Archive for January 2018

Welcome to the radio magazine that brings you news, commentary and analysis from a Black Left perspective. I’m Glen Ford, along with my co-host Nellie Bailey. Coming up: Anti-war activists from around the country gathered in Baltimore to agitate for an end to U.S. military bases around the world; Supporters of political prisoner Mumia Abu Jamal will converge on Philadelphia, seeking a reversal of his 36 year-old murder conviction; and, a celebration of three hundred years of Black history in New Orleans.

Dr. Martin Luther King’s life and work has been institutionalized, with commemorations of his birthday occurring this week in virtually every city and town in the nation. Dr. King’s anti-war views are less celebrated by the powers-that- be. King called for a movement to oppose the “triple evils” of racism, militarism and materialism, and indicted the United States as the “greatest purveyor of violence in the world, today.” We spoke with Duboisian scholar Dr. Anthony Monteiro, in Philadelphia.

Like no other empire in all of human history, the United States virtually covers the world with military bases – with servicemen and women in 172 countries, by some counts. At the University of Baltimore, this past weekend, anti-war activists held a conference against U.S. foreign military bases. Among the keynote speakers was Ajamu Baraka, the Green Party’s 2016 vice presidential candidate and lead organizer of the Black Alliance for Peace.

Mumia Abu Jamal, the nation’s best known political prisoner, has spent the last 36 years behind bars in the death of a Philadelphia policeman. Abu Jamal’s supporters see the possibility of overturning his conviction. Ronald Castille, a former prosecutor in Mumia’s case, went on to become a judge, and then wound up ruling against Mumia’s appeal. Castille was also a great friend of the Fraternal Order of Police. Mumia’s lawyers say Castille should have recused himself from the case. A State court judge has repeatedly ordered the District Attorney’s office to turn over all of its records in Mumia’s case. Mumia’s supporters were encouraged when a progressive lawyer named Larry Krasner was elected as the new district attorney for Philadelphia. However, Krasner appointed former prosecutor Ronald Castille to his transition team. That’s not a good sign, said Gwen Debrow, of the Campaign to Bring Mumia Home.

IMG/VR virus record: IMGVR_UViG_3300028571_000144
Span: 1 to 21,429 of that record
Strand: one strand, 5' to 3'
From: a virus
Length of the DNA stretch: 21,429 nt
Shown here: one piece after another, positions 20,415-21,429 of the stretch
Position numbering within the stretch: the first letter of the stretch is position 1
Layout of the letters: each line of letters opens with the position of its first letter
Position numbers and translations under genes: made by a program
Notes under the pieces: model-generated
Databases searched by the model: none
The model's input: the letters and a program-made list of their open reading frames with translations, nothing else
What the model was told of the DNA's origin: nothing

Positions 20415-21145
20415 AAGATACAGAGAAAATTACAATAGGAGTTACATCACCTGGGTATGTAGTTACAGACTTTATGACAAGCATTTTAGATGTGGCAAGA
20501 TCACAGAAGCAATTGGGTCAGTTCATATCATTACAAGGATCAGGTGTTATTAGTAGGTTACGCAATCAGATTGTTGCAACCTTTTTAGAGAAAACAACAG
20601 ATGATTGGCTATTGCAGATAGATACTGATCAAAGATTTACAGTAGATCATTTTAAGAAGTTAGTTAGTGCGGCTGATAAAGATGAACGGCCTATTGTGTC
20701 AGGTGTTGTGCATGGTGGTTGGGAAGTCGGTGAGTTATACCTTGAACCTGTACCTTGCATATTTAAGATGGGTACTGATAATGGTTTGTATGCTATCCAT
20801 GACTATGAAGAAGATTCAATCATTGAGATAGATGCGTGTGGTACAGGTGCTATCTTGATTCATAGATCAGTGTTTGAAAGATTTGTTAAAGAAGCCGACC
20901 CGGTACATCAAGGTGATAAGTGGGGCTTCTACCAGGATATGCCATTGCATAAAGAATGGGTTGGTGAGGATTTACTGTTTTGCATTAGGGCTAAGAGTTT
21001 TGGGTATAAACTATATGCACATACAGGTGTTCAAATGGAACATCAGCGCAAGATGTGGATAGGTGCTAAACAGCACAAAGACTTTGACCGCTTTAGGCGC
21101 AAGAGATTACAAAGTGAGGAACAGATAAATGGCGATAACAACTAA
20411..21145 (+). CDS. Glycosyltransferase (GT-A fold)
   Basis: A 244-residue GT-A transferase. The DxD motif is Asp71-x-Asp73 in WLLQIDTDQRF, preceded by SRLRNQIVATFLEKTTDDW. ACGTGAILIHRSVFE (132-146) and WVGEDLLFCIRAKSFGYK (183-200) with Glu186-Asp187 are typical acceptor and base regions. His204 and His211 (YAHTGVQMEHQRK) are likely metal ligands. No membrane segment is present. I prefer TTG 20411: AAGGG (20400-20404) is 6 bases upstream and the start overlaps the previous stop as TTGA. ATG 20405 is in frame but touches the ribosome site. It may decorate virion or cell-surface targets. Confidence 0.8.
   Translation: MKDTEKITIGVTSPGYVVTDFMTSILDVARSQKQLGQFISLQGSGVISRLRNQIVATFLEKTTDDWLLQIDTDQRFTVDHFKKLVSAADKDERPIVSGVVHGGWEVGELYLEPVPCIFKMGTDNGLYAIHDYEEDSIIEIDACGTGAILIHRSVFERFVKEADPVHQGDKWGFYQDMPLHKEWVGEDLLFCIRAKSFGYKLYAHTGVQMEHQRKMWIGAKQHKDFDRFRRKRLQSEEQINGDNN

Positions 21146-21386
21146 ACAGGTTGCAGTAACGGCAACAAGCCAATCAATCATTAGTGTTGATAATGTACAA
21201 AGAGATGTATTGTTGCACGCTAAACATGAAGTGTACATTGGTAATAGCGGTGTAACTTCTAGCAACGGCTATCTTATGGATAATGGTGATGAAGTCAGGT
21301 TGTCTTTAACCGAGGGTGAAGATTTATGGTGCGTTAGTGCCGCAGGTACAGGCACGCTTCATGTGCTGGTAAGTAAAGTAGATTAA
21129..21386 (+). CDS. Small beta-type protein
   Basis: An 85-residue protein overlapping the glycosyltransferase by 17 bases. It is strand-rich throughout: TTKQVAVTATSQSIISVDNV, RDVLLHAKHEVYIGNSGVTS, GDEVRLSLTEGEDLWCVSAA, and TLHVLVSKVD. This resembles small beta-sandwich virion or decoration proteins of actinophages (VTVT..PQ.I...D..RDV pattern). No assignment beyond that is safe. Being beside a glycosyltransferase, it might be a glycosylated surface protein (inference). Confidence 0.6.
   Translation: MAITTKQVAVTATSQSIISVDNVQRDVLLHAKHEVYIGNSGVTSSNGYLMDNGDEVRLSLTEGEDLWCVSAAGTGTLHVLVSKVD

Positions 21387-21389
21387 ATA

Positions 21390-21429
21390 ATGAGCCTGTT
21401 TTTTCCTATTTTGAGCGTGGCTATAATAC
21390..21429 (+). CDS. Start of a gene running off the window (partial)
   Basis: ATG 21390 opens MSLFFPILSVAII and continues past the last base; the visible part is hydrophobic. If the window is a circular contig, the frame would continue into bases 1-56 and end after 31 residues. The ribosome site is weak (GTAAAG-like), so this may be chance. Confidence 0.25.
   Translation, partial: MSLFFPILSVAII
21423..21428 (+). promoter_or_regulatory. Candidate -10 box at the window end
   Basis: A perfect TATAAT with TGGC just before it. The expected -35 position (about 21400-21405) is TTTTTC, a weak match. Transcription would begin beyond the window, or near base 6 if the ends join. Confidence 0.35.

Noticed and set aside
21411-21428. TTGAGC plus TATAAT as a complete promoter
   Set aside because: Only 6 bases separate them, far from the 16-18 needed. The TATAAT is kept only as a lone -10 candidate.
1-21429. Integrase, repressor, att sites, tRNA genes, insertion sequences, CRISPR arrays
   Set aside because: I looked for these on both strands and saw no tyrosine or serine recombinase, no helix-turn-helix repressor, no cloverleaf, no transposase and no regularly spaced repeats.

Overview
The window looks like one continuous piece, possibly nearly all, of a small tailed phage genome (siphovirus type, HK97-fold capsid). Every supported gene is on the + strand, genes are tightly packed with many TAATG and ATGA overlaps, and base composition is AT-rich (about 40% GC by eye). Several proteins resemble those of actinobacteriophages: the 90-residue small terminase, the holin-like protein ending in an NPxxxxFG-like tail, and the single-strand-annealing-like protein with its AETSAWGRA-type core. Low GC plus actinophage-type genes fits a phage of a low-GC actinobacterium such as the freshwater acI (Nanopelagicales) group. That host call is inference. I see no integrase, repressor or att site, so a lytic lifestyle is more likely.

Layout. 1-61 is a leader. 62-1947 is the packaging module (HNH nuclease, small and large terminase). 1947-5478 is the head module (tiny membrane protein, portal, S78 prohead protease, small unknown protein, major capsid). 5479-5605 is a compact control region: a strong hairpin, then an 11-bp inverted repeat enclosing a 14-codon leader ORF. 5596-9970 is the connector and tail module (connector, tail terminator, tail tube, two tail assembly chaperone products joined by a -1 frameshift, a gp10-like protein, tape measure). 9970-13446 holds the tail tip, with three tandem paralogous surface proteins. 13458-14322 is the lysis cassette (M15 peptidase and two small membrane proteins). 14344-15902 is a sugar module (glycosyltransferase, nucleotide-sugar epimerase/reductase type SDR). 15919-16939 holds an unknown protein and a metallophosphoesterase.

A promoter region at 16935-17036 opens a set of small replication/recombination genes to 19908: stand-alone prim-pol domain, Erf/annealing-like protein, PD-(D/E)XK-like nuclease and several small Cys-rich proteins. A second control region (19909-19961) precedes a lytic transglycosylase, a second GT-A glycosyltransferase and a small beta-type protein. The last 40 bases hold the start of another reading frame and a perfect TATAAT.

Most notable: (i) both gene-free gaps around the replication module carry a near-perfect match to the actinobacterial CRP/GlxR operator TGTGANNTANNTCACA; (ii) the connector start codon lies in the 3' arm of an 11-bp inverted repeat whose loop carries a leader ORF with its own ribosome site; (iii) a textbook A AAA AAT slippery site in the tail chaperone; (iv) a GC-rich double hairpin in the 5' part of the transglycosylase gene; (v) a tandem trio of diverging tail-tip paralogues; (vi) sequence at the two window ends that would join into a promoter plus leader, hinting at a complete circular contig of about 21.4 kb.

The city of New Orleans is celebrating its 300 th birthday this week. A three-day conference on the Black experience in New Orleans is scheduled to begin on January 18 th , under the direction of Dr. Clyde Robertson, director of African and African American Studies at Southern University, New Orleans. The events surrounding Hurricane Katrina, in 2005, are a low mark in the Black historical journey. One hundred thousand Black people were forced into exile after the storm, and Dr. Robertson remembers that much of the white power structure saw the mass removal of Blacks from the city as a good thing – a great opportunity.


Welcome to the radio magazine that brings you news, commentary and analysis from a Black Left perspective. I’m Glen Ford, along with my co-host Nellie Bailey. Coming up: Anti-war activists prepare to gather in Baltimore to find ways to halt the spread of U.S. military bases around the world; the job of organizing against corporate power may get a lot more difficult, with the end of internet neutrality; and, the U.S.-backed regime in the Democratic Republic of Congo opens fire on protesters organized by the Catholic Church.

Omali Yeshitela, chairman of the Black Is Back Coalition, says reverence for the martyrs of Black struggle – those who have given their lives for Black people – needs to be rekindles.

The United States has as many as one thousand military bases around the world, a far bigger military presence on the planet than any other nation or empire in history. Anti-war activists from around the country will gather at the University of Baltimore, January 12 th through 14 th , to discuss ways to scale back or eliminate the U.S. military grip on the planet. We spoke with anti-war activist and author David Swanson, publisher of the influential web site “War is a Crime.”

In the Democratic Republic of Congo, troops loyal to President Joseph Kabila have killed scores of demonstrators organized by the Catholic Church. Meanwhile, a mysterious army is slaughtering Congolese in the Beni region of the country. The neighboring nations of Uganda and Rwanda are the prime suspects in the mass killings. Kambale Musavuli is an organizers with Friends of Congo, based in Washington.

Political activists are scrambling to find ways to reverse the Federal Communications Commission’s decision to do away with Internet neutrality. Black Agenda Radio producer Kyle Fraser spoke with Nabil Hassein, a technical worker and organizer with the Movement for Black Lives, in New York City. Hassein points out that big corporations already dominated the internet, even before the FCC ruling.



Welcome to the radio magazine that brings you news, commentary and analysis from a Black Left perspective.


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